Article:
Why every American should care about the ICD-10 delay
March 13, 2015 in Medical Technology
To the average person, ICD-10 might sound like the cataloging number one uses to locate a piece of furniture in an IKEA warehouse. And with each passing delay, it is positioned more and more as a government versus healthcare provider debate. While these organizations and facilities are certainly impacted, we, as patients, are as well – only most don’t realize it.
All care is not equal
The ICD or “International Classification of Diseases” system is a standardized way of documenting diagnosis and procedure codes throughout the world. They are a way for physicians, hospitals, and other providers to exchange information with health plans to describe a patient’s condition and the services that were provided to treat those conditions.
As we shift from a volume-based payment system, i.e., how many patients go through the door and how many tests are issued, to a value-based system, one that measures patient outcomes and the level of quality care as evidenced by such things as hospital-acquired infections and readmission rates, accurate clinical documentation and medical coding play an even more vital role in ensuring organizations are appropriately reimbursed for the care they are providing.
For instance, a patient who received a heart transplant will have very different needs than a patient admitted to the hospital with a kidney infection. The severity of each patient’s case, and the associated level of care, are not the same and require different resources. Hospitals are reimbursed for the type of care they are providing to their patient populations, and therefore diagnosis codes are an important piece of information that describes patients’ conditions, justifies the services and treatments, and demonstrates medical necessity.
A worldly matter: why the ICD-10 delay matters
The challenge is that while every other industrialized nation across the globe is documenting their diagnoses using ICD-10, the United States is still relying on the antiquated code sets of ICD-9, which is nearly 40 years old. And, in an industry where new discoveries are made every day, this is not only unacceptable, it is dangerous.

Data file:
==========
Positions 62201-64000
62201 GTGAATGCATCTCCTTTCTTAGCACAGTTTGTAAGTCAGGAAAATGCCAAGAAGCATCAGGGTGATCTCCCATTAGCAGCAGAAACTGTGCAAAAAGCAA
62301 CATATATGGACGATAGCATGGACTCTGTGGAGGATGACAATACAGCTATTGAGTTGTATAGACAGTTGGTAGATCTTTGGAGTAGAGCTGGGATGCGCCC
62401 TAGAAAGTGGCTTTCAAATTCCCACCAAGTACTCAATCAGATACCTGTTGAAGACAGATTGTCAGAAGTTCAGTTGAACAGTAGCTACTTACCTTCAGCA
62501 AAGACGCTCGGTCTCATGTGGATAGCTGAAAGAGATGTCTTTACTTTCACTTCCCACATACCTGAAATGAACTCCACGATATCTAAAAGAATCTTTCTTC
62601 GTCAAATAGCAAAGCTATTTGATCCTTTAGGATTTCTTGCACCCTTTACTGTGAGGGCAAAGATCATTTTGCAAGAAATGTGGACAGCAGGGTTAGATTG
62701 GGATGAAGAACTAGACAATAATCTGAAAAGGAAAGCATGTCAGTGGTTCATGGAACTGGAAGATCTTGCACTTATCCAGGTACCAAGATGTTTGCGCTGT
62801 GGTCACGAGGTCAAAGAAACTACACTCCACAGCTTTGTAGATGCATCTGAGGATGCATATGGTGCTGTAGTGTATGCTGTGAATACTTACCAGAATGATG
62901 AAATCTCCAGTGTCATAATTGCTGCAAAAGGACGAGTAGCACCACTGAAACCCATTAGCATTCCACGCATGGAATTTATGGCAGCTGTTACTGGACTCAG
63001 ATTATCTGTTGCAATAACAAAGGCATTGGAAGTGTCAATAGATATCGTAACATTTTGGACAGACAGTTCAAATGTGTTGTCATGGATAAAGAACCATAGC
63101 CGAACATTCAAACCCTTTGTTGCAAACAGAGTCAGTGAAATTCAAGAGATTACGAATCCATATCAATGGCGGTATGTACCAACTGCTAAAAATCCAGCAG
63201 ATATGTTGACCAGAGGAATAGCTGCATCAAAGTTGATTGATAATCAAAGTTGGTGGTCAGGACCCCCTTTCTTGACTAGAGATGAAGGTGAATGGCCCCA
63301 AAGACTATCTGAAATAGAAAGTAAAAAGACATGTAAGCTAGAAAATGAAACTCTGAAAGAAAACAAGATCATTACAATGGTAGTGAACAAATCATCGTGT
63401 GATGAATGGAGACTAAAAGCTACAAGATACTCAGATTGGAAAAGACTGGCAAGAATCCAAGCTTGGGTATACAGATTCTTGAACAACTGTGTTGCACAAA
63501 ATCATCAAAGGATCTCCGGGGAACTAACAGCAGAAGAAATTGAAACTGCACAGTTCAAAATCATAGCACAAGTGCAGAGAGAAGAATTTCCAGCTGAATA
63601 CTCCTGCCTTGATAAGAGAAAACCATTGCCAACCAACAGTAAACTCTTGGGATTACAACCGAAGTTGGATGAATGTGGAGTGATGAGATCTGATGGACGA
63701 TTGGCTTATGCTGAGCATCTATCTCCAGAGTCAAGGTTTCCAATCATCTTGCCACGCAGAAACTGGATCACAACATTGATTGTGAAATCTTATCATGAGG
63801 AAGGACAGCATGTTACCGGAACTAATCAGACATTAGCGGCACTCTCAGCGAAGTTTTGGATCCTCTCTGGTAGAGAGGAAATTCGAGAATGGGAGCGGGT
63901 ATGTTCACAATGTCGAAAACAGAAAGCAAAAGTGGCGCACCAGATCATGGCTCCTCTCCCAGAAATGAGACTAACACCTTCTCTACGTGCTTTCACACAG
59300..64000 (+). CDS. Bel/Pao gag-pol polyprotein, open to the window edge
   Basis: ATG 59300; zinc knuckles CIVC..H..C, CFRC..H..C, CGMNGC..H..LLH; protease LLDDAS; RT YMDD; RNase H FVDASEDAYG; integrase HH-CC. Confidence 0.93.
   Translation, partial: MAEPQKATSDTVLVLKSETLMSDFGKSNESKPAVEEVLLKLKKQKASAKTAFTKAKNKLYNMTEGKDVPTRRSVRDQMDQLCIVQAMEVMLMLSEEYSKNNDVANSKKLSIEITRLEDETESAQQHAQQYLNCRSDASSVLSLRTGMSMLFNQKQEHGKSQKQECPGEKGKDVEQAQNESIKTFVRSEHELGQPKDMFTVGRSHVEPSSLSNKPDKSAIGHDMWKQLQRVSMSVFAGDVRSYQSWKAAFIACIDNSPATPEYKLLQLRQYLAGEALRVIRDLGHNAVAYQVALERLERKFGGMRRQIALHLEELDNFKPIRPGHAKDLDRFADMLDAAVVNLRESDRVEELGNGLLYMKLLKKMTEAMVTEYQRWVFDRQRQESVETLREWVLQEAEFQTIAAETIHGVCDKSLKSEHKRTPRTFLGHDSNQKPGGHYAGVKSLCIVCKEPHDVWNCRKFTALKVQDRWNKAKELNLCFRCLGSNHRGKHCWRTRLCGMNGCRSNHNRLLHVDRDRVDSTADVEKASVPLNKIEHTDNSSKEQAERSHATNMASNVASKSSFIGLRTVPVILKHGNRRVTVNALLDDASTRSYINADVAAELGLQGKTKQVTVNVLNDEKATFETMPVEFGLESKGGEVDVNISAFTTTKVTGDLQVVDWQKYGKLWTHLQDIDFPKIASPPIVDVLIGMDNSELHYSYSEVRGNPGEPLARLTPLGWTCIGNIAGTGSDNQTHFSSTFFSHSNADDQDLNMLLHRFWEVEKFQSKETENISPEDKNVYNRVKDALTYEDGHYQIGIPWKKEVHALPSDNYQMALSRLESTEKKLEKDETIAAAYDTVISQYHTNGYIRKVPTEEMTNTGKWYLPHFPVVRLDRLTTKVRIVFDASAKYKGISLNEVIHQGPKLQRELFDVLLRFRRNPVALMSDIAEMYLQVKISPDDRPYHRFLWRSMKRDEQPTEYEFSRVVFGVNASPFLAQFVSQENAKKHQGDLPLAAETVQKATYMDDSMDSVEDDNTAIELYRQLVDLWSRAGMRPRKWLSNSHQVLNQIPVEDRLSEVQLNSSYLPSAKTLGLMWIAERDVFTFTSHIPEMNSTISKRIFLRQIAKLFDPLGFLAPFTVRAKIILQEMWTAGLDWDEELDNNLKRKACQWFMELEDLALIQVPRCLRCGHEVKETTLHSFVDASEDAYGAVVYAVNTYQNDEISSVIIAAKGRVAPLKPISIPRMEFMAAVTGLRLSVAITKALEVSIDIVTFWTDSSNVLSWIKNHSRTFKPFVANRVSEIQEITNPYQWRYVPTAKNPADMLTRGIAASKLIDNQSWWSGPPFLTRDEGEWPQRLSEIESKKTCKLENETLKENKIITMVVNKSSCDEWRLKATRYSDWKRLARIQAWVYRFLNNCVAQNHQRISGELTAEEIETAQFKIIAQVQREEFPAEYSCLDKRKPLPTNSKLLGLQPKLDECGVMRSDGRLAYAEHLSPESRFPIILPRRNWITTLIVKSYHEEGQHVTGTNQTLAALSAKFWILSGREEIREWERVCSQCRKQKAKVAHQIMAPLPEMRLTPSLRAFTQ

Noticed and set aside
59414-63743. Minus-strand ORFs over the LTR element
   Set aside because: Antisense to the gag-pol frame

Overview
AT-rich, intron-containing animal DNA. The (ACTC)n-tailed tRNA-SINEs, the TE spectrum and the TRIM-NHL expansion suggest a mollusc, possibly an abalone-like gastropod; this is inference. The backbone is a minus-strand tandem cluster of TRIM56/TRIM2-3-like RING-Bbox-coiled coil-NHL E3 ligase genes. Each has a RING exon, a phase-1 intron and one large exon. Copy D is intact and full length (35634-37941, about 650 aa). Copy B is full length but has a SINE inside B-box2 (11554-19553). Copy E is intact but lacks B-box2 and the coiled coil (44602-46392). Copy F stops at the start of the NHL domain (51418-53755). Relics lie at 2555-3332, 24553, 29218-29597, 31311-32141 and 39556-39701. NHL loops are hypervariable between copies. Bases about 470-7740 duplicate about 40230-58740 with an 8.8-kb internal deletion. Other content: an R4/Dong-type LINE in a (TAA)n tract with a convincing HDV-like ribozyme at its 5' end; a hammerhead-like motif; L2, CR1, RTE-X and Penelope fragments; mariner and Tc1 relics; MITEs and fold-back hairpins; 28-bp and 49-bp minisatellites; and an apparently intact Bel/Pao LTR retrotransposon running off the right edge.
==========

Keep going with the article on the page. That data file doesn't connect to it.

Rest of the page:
This means that when a health crisis arises, we are not able to track it the same way our colleagues in Canada or France can by documenting a patient’s specific condition using an ICD-10 code. Although our clinicians know what the patient has-and treat him or her accordingly-it is not documented in the system.
The disparity between the ICD-9 and ICD-10 code sets can have dire consequences when it comes to a public health threat such as the recent Ebola outbreak. The lack of a designated ICD-9 code for Ebola posed some challenges for global agencies, such as the World Health Organizations (WHO), that document and track such diseases in order to ensure better public health response measures and reduce the risk of contagion.
As Americans and global citizens, we must understand the important role ICD-10 plays in our healthcare system and communicate this to our leaders in Washington. All of these delays send a strong negative message and dilute the value of these codes.
So each time Washington politics throw a roadblock in front of this piece of legislation, it not only impacts an important component in our healthcare industry’s shift to value-based care, it prevents our valuable participation in global health monitoring, and slows our ability to help identify public health threats and ensure we have the right resources in place to deal with them readily and appropriately.